This about-face had its roots in the economic developments of the war years. The Civil War created a business boom in the North as industries met military needs. Congress passed high tariffs to protect domestic industry from foreign competition, recognizing that industry would need nurturing to enable it to bear the new manufacturing taxes Congress imposed. By the end of the war, thriving businesses produced iron, railroads, shovels, horseshoes, buttons, rain slickers, and every other thing soldiers or their families needed.

But the boom did not spread prosperity to industrial workers. There was little labor agitation during the war as the drain of men to the battlefields kept unemployment low, but wages did not keep up with inflation. At the same time, government contracts poured tax dollars into the coffers of industrialists and financiers. As soon as the war was over, workers organized to demand that Congress level the economic playing field.

As workers began to organize, growing industries brought immigrants to New York City, where they tended to vote for Democrats. New York State was Republican, but control of the city determined which way the state would swing in national elections. New York had far more electoral votes than any other state, giving its largest municipality special importance in national politics. In 1870, New York as a whole had swung into the Democratic column, which did not bode well for Republicans hoping to maintain control of the White House in 1872.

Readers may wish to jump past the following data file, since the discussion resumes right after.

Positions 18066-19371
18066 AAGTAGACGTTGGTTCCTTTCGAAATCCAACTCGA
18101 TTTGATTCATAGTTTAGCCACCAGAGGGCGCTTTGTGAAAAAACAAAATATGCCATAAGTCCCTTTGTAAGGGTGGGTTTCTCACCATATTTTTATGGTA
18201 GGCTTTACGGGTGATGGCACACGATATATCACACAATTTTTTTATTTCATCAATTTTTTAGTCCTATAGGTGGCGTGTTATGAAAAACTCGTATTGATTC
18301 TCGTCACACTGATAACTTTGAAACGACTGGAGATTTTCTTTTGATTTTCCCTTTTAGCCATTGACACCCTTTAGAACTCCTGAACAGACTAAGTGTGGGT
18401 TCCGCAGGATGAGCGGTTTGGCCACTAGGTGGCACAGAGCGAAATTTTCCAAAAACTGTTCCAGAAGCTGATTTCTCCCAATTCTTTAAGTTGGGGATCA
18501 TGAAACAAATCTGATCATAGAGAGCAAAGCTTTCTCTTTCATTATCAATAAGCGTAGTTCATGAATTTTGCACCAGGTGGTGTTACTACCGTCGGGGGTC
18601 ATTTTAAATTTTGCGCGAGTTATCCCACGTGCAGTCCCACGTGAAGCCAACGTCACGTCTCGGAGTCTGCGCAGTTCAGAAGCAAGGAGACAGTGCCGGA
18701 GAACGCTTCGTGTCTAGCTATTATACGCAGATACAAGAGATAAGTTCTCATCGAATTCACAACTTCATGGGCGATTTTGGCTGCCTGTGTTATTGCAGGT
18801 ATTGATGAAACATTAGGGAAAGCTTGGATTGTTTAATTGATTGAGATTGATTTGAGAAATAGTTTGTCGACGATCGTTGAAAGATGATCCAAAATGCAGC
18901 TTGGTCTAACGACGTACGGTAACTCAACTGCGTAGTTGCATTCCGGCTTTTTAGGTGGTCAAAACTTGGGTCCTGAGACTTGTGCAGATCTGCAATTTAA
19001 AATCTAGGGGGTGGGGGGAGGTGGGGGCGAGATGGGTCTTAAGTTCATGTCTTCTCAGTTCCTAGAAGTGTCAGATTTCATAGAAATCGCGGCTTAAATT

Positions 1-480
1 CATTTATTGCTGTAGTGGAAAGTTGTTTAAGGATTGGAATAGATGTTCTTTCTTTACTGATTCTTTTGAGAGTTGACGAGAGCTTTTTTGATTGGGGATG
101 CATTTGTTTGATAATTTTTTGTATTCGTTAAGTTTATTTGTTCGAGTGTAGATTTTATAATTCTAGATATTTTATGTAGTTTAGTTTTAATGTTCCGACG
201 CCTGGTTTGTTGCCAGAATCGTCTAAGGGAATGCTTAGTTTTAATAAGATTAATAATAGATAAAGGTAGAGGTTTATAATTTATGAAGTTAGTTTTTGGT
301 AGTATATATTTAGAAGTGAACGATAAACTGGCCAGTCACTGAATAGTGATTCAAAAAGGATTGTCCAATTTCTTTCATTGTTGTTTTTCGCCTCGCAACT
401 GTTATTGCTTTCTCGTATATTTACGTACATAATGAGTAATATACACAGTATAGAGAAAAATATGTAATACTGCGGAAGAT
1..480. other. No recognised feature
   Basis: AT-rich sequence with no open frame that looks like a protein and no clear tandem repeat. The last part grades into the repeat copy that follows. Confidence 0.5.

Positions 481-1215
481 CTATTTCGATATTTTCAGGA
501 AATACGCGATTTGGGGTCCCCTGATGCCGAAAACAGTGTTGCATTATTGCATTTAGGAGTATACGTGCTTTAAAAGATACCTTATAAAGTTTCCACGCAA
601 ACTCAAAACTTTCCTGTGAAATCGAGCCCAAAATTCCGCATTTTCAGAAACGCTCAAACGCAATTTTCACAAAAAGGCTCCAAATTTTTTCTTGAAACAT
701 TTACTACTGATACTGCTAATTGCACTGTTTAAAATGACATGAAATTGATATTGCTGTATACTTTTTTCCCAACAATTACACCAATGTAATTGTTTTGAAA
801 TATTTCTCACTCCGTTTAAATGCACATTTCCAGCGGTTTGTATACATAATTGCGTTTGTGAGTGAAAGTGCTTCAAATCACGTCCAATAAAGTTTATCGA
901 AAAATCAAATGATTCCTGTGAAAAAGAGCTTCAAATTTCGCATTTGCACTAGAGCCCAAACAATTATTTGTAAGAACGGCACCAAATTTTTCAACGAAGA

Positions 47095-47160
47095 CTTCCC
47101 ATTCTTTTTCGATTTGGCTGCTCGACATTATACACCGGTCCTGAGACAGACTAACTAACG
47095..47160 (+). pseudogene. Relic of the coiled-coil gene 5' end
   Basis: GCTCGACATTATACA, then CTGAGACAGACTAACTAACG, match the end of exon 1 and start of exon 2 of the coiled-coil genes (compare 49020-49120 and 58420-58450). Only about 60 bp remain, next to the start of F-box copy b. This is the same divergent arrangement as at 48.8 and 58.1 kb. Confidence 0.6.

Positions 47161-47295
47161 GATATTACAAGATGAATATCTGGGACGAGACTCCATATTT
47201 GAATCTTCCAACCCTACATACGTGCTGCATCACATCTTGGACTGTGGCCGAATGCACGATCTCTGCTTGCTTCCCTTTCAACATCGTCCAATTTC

So in 1871, furious that New York City workers, and immigrants at that, threatened their control of national politics, Republicans warned that what was happening in Paris could just as easily happen in America. Indeed, maybe it was already happening.

The First International had established headquarters in the city in 1867, where they were fomenting disturbances, Republicans warned. They were at war against capital and property, and would force anyone who owned anything to divide it with those who had nothing. In their eyes, every small farmer was a member of the “landed aristocracy,” who should be forced to share his wealth. This philosophy would only appeal to poor, lazy, vicious men, who would rather steal from the nation’s small farmers and mechanics than work themselves.

In April 1871 the New York Times noted that

the very extravagances and horrible crimes of the Parisian Communists will, for some years, weaken the influence of the working classes in all countries. The great ‘middle-class,’ which now governs the world, will everywhere be terrified at these terrible outburst[s] and absurd[ities], they will hold a strong rein on the lower.

The Johnson Counterrevolution

Southern Democrats had fought viciously against Republican Reconstruction measures, but Northerners ignored their racist howling. Republican attacks on workers in 1871 gave Southerners a powerful new weapon.

Immediately after the war, white Southerners did all they could to reinstate racial dominance. They resurrected the prewar world of white supremacy, passing what became known as “Black Codes,” a series of laws that kept black Southerners in a state as close to slavery as the Thirteenth Amendment would permit.

In Mississippi, courts could “apprentice” black children to white masters, and black men could be arrested, fined, and then “hired out” to anyone who paid their fines. Most states sentenced “vagrants” to forced labor, and the punishment for breaking the law was the lash, the chain gang, or a fine that required a prisoner to work for the man who paid it. Nowhere could a black person testify against a white person.